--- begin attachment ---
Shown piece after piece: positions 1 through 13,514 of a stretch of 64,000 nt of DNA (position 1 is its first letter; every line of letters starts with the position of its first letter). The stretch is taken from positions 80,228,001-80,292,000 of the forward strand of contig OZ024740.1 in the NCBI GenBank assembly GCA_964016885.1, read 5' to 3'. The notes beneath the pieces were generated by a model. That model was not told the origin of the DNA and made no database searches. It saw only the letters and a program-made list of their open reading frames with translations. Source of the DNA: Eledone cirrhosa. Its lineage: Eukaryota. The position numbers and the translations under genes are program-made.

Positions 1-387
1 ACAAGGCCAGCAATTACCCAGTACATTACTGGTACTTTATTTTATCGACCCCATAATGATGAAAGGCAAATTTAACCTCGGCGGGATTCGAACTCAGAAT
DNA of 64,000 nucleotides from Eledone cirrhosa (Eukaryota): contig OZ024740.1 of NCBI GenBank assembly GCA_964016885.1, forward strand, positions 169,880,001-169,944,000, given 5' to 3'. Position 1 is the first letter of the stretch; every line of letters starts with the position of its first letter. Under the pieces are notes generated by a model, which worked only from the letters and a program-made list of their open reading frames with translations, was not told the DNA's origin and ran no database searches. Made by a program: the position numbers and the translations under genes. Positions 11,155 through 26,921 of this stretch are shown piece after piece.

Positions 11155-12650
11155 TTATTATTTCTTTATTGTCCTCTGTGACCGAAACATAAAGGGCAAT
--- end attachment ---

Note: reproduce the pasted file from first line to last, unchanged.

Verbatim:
Shown piece after piece: positions 1 through 13,514 of a stretch of 64,000 nt of DNA (position 1 is its first letter; every line of letters starts with the position of its first letter). The stretch is taken from positions 80,228,001-80,292,000 of the forward strand of contig OZ024740.1 in the NCBI GenBank assembly GCA_964016885.1, read 5' to 3'. The notes beneath the pieces were generated by a model. That model was not told the origin of the DNA and made no database searches. It saw only the letters and a program-made list of their open reading frames with translations. Source of the DNA: Eledone cirrhosa. Its lineage: Eukaryota. The position numbers and the translations under genes are program-made.

Positions 1-387
1 ACAAGGCCAGCAATTACCCAGTACATTACTGGTACTTTATTTTATCGACCCCATAATGATGAAAGGCAAATTTAACCTCGGCGGGATTCGAACTCAGAAT
DNA of 64,000 nucleotides from Eledone cirrhosa (Eukaryota): contig OZ024740.1 of NCBI GenBank assembly GCA_964016885.1, forward strand, positions 169,880,001-169,944,000, given 5' to 3'. Position 1 is the first letter of the stretch; every line of letters starts with the position of its first letter. Under the pieces are notes generated by a model, which worked only from the letters and a program-made list of their open reading frames with translations, was not told the DNA's origin and ran no database searches. Made by a program: the position numbers and the translations under genes. Positions 11,155 through 26,921 of this stretch are shown piece after piece.

Positions 11155-12650
11155 TTATTATTTCTTTATTGTCCTCTGTGACCGAAACATAAAGGGCAAT